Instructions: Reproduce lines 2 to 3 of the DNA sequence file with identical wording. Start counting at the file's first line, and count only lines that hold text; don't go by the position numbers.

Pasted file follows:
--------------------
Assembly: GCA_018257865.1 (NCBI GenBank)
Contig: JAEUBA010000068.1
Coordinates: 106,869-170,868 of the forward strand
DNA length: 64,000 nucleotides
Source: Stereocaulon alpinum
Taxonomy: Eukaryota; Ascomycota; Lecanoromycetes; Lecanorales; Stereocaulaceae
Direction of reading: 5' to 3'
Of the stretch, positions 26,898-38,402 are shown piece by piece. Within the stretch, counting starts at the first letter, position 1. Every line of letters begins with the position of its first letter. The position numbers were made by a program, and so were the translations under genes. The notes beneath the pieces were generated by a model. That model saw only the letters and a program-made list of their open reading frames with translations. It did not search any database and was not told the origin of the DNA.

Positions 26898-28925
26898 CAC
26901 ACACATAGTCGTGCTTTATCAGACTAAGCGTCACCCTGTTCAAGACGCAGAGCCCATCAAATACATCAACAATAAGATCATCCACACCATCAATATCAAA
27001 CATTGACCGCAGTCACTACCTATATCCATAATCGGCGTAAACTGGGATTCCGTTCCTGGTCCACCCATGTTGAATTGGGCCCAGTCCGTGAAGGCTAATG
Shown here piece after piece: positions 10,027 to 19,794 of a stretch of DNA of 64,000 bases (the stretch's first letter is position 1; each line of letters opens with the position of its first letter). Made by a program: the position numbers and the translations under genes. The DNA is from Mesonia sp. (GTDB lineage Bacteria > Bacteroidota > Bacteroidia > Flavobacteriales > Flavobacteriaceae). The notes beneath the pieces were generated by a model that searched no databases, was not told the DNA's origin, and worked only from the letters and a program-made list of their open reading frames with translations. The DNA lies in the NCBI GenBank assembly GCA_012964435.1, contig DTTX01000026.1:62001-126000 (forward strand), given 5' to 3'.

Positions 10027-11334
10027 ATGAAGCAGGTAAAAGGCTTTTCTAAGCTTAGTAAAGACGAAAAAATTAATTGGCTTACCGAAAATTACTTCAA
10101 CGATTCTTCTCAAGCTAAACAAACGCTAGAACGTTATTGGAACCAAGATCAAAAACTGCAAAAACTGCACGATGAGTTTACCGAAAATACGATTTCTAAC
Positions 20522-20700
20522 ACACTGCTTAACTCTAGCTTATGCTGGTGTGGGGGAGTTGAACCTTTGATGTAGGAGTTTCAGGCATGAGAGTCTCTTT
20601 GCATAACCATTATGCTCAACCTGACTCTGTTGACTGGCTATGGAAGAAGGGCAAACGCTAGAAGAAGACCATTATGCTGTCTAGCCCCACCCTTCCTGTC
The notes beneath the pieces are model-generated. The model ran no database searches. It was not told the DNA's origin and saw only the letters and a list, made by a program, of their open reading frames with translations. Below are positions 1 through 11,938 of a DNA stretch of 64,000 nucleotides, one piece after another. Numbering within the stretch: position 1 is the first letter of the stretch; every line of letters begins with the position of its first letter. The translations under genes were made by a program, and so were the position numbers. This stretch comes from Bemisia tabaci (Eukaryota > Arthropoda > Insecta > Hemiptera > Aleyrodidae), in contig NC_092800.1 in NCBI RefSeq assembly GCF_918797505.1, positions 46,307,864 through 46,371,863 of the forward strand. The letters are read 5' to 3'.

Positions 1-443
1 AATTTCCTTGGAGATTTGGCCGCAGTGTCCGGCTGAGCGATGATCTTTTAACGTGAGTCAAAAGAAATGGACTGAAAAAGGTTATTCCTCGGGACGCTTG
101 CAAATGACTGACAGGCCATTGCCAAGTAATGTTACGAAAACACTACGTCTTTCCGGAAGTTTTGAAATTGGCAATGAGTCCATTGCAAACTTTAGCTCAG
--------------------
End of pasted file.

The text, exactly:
Contig: JAEUBA010000068.1
Coordinates: 106,869-170,868 of the forward strand